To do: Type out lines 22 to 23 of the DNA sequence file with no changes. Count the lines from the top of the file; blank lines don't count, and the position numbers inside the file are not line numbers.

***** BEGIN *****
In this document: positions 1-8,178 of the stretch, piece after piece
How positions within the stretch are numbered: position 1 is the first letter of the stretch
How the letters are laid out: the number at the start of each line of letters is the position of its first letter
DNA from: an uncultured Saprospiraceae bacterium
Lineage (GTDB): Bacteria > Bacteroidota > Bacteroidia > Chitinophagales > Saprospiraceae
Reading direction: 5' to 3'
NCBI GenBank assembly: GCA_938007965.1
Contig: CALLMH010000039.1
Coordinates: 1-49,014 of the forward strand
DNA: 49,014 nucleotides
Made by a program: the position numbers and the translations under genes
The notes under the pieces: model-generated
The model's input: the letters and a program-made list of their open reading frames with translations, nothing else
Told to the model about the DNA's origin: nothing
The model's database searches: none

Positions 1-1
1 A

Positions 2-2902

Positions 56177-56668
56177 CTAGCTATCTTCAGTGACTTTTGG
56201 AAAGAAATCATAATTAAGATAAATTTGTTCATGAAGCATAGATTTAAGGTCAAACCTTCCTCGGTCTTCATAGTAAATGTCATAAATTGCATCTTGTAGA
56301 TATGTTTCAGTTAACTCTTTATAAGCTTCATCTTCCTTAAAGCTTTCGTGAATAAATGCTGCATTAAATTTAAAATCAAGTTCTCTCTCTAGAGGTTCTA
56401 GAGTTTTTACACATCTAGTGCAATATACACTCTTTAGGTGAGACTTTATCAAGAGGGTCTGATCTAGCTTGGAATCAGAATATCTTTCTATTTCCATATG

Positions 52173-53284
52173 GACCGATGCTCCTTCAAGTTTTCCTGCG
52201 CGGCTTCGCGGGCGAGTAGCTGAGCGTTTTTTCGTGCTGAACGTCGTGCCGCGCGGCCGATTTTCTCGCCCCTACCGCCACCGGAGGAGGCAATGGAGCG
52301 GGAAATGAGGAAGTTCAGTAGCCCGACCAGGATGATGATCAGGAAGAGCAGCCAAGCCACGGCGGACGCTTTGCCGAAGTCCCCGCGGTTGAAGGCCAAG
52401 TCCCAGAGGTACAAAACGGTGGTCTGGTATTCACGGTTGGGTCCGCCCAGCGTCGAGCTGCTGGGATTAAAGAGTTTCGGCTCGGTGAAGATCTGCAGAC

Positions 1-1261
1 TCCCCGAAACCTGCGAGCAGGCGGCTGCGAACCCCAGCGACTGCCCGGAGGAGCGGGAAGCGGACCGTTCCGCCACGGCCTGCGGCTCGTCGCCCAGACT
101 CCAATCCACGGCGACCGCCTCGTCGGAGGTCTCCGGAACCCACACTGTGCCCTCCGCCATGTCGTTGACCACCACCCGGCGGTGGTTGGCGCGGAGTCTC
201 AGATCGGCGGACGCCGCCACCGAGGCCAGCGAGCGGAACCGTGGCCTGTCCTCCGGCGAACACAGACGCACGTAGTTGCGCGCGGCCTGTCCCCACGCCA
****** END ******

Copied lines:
56301 TATGTTTCAGTTAACTCTTTATAAGCTTCATCTTCCTTAAAGCTTTCGTGAATAAATGCTGCATTAAATTTAAAATCAAGTTCTCTCTCTAGAGGTTCTA
56401 GAGTTTTTACACATCTAGTGCAATATACACTCTTTAGGTGAGACTTTATCAAGAGGGTCTGATCTAGCTTGGAATCAGAATATCTTTCTATTTCCATATG